We Wear the Mask: 15 Stories about Passing in America

Posted in Anthologies, Asian Diaspora, Autobiography, Books, Gay & Lesbian, History, Judaism, Latino Studies, Media Archive, Native Americans/First Nation, Passing, Religion on 2017-10-17 01:52Z by Steven

We Wear the Mask: 15 Stories about Passing in America

Beacon Press
224 Pages
Paperback ISBN: 978-080707898-3
Ebook ISBN 978-080707899-0
Size: 5.5 x 8.5 Inches

Edited by:

Brando Skyhorse, Associate Professor of English
Indiana University, Bloomington

Lisa Page, Acting Director of Creative Writing
George Washington University, Washington, D.C.

Fifteen writers reveal their diverse experiences with passing, including racial, ethnic, sexual orientation, gender, and economic.

American history is filled with innumerable examples of “passing.” Why do people pass? The reasons are manifold: opportunity, access, safety, adventure, agency, fear, trauma, shame. Some pass to advance themselves or their loved ones to what they perceive is a better quality of life.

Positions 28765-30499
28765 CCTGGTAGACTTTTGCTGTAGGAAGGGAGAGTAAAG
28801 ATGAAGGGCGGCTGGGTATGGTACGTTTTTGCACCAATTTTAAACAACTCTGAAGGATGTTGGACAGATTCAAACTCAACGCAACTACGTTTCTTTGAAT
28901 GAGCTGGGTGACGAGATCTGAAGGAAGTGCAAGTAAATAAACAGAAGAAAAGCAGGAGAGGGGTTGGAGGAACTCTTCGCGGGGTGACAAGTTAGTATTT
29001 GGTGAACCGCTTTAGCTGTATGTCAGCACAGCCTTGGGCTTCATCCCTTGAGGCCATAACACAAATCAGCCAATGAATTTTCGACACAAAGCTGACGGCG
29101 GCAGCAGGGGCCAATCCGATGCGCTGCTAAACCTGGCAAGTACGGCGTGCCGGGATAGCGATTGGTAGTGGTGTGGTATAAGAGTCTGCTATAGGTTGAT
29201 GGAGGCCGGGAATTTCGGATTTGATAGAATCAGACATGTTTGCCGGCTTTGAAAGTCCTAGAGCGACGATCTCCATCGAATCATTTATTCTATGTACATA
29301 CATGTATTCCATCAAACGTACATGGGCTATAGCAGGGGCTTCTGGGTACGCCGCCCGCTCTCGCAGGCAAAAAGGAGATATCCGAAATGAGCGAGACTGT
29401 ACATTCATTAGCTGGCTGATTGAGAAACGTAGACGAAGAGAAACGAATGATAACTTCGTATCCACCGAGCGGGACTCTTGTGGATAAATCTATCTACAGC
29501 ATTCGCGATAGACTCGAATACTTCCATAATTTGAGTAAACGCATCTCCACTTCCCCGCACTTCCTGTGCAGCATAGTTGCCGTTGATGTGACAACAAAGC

Edited by authors Brando Skyhorse and Lisa Page, We Wear the Mask is a groundbreaking anthology featuring fifteen essays—fourteen of them original—that examine passing in multifaceted ways. Skyhorse, a Mexican American, writes about how his mother passed him as an American Indian before he gradually learned and accepted who—and what—he really is. Page writes about her mother passing as a white woman without a black ex-husband or biracial children. The anthology also includes essays by Marc Fitten, whose grandfather, a Chinese Jamaican, wanted to hide his name and ethnicity and for his children to pass as “colored” in the Caribbean; Achy Obejas, a queer Jewish Cuban woman who discovers that in Hawaii she is considered white. There’s M. G. Lord, who passes for heterosexual after her lesbian lover is killed; Patrick Rosal, who, without meaning to, “passes” as a waiter at the National Book Awards ceremony; and Sergio Troncoso, a Latino man, who passes for white at an internship on Capitol Hill. These and other compelling essays reveal the complex reality of passing in America.

Other contributors include: